Multiple Myeloma (cont.)
Charles Patrick Davis, MD, PhD
Dr. Charles "Pat" Davis, MD, PhD, is a board certified Emergency Medicine doctor who currently practices as a consultant and staff member for hospitals. He has a PhD in Microbiology (UT at Austin), and the MD (Univ. Texas Medical Branch, Galveston). He is a Clinical Professor (retired) in the Division of Emergency Medicine, UT Health Science Center at San Antonio, and has been the Chief of Emergency Medicine at UT Medical Branch and at UTHSCSA with over 250 publications.
William C. Shiel Jr., MD, FACP, FACR
Dr. Shiel received a Bachelor of Science degree with honors from the University of Notre Dame. There he was involved in research in radiation biology and received the Huisking Scholarship. After graduating from St. Louis University School of Medicine, he completed his Internal Medicine residency and Rheumatology fellowship at the University of California, Irvine. He is board-certified in Internal Medicine and Rheumatology.
In this Article
- Multiple myeloma facts
- What is multiple myeloma?
- What causes multiple myeloma?
- What are risk factors for multiple myeloma?
- What are multiple myeloma symptoms and signs?
- How do health-care professionals diagnose multiple myeloma?
- What types of specialists treat multiple myeloma?
- What are the stages of multiple myeloma?
- What is the treatment for multiple myeloma?
- What is the prognosis for multiple myeloma? What is the survival rate for multiple myeloma?
- Is it possible to prevent multiple myeloma?
- What support systems are available for multiple myeloma?
- Find a local Oncologist in your town
What is multiple myeloma?
Multiple myeloma is a type of cancer that starts in the plasma cells of the bone marrow. These are protein-making cells that normally make all of the different kinds of antibodies of the immune system. In multiple myeloma, the plasma cells undergo what is referred to as a malignant transformation and become cancerous. These myeloma cells stop making different forms of protein in response to the immune system's needs and instead start to produce a single abnormal type of protein, a monoclonal or M protein. Multiple myeloma plasma cell populations accumulate in the bone marrow and these collections of cells called plasmacytomas can erode the hard outer shell or cortex of the bone that normally surrounds the marrow. These weakened bones show thinning of the bone such as is seen in nonmalignant osteoporosis or what appear to be punched out or lytic bone lesions. These lesions may cause pain and even breaks or fractures of the weakened bones. They may cause other systemic problems listed below. Multiple myeloma is often referred to simply as myeloma (also termed Kahler's disease after the physician who first described this cancer).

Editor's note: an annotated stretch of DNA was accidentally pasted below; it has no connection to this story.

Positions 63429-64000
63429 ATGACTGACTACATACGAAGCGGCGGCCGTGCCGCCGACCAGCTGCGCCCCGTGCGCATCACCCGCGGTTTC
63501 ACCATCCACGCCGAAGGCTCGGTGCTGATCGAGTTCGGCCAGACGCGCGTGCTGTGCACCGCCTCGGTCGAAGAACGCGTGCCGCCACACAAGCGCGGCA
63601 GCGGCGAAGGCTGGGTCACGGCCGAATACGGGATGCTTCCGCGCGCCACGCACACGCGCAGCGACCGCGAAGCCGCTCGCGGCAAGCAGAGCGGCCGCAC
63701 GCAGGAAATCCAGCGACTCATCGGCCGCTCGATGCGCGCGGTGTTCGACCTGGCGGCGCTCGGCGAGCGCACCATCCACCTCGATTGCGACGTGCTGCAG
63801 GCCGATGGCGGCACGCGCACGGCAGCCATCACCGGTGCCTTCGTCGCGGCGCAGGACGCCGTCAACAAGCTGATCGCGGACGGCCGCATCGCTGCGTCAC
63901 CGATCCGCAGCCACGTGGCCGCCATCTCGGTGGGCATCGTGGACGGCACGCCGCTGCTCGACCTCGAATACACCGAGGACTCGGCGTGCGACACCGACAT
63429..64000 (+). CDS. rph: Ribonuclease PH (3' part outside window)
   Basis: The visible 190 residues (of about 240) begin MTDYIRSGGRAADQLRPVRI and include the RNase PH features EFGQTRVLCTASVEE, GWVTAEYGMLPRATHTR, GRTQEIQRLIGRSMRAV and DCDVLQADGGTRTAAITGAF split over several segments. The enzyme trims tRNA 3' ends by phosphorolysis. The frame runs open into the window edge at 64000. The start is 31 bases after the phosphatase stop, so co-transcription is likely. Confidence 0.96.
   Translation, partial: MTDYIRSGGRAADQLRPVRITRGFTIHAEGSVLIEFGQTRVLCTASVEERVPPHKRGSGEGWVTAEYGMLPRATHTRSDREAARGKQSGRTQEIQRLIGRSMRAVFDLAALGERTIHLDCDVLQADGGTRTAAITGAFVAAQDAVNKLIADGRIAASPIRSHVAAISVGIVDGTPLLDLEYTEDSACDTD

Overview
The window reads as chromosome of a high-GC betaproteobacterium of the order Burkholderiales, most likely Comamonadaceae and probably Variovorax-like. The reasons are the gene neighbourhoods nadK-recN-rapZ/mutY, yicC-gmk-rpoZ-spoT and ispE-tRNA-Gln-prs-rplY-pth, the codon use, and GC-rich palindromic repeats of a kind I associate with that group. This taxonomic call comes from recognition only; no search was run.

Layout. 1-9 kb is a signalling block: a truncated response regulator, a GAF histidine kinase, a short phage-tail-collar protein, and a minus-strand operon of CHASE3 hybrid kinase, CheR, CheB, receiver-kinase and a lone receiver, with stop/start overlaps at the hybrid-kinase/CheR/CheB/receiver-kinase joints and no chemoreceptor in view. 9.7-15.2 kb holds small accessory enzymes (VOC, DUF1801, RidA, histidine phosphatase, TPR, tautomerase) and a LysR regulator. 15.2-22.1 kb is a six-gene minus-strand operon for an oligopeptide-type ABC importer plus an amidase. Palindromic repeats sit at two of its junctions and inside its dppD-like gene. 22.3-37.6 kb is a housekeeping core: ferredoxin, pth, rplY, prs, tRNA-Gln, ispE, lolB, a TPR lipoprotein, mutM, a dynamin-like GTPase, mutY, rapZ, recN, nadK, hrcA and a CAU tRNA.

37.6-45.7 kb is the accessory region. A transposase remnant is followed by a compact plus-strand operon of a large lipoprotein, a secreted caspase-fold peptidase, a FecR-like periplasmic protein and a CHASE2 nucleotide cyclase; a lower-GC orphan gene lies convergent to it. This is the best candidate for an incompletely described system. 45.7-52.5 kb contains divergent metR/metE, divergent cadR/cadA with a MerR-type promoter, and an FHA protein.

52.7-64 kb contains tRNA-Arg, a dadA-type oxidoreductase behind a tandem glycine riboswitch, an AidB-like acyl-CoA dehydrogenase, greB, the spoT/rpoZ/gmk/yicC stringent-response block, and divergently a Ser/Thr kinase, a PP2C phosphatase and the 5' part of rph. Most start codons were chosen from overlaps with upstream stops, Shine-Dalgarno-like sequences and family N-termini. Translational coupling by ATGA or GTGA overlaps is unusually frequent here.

What causes multiple myeloma?
What triggers plasma cells to become malignant in multiple myeloma is not known. The cancerous myeloma plasma cells proliferate and crowd out normal plasma cells and can etch away areas of bones. The proteins produced in large amounts can cause many of the symptoms of the disease by making the blood more thickened (viscous) and depositing the proteins in organs that can interfere with the functions of the kidneys, nerves, and immune system.
What are risk factors for multiple myeloma?
The definitive cause of multiple myeloma has not been established, but research has suggested several factors may be risk factors or contribute to multiple myeloma development in an individual. A genetic abnormality such as c-myc oncogenes and others have been associated with multiple myeloma development. Currently, there is no evidence that heredity plays a role in multiple myeloma development so it is not considered to be a hereditary disease. Environmental exposures to herbicides, insecticides, benzene, hair dyes, and radiation have been suggested as causes but definitive data is lacking. Inflammation and infection have been suggested but again not proven to cause multiple myeloma. However, a benign proliferation of a plasma cell can result in a situation where a monoclonal antibody is produced in high amounts (but not as high as seen with multiple myeloma). This result is termed monoclonal gammopathy of unknown or undetermined significance (abbreviated as MGUS). About 19% of MGUS patients develop multiple myeloma in about two to 19 years after MGUS diagnosis.
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